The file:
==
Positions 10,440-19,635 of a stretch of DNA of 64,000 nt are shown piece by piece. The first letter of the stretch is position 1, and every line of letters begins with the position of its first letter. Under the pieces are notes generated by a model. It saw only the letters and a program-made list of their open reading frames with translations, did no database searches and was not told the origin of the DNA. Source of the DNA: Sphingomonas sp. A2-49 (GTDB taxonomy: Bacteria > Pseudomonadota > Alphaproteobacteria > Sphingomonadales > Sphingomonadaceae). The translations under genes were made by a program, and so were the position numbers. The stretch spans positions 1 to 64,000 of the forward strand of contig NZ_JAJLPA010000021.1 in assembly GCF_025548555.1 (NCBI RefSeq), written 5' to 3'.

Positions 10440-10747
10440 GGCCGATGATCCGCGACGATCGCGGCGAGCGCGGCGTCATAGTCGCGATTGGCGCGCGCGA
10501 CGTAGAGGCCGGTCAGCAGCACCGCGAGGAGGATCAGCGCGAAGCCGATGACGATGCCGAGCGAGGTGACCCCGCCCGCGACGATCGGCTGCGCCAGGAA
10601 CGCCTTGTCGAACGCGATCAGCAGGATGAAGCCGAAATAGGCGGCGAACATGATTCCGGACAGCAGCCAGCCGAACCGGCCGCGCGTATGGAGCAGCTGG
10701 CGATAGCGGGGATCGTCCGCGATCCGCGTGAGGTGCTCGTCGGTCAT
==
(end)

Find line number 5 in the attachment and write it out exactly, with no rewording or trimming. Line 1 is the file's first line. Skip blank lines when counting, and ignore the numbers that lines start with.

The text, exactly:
10601 CGCCTTGTCGAACGCGATCAGCAGGATGAAGCCGAAATAGGCGGCGAACATGATTCCGGACAGCAGCCAGCCGAACCGGCCGCGCGTATGGAGCAGCTGG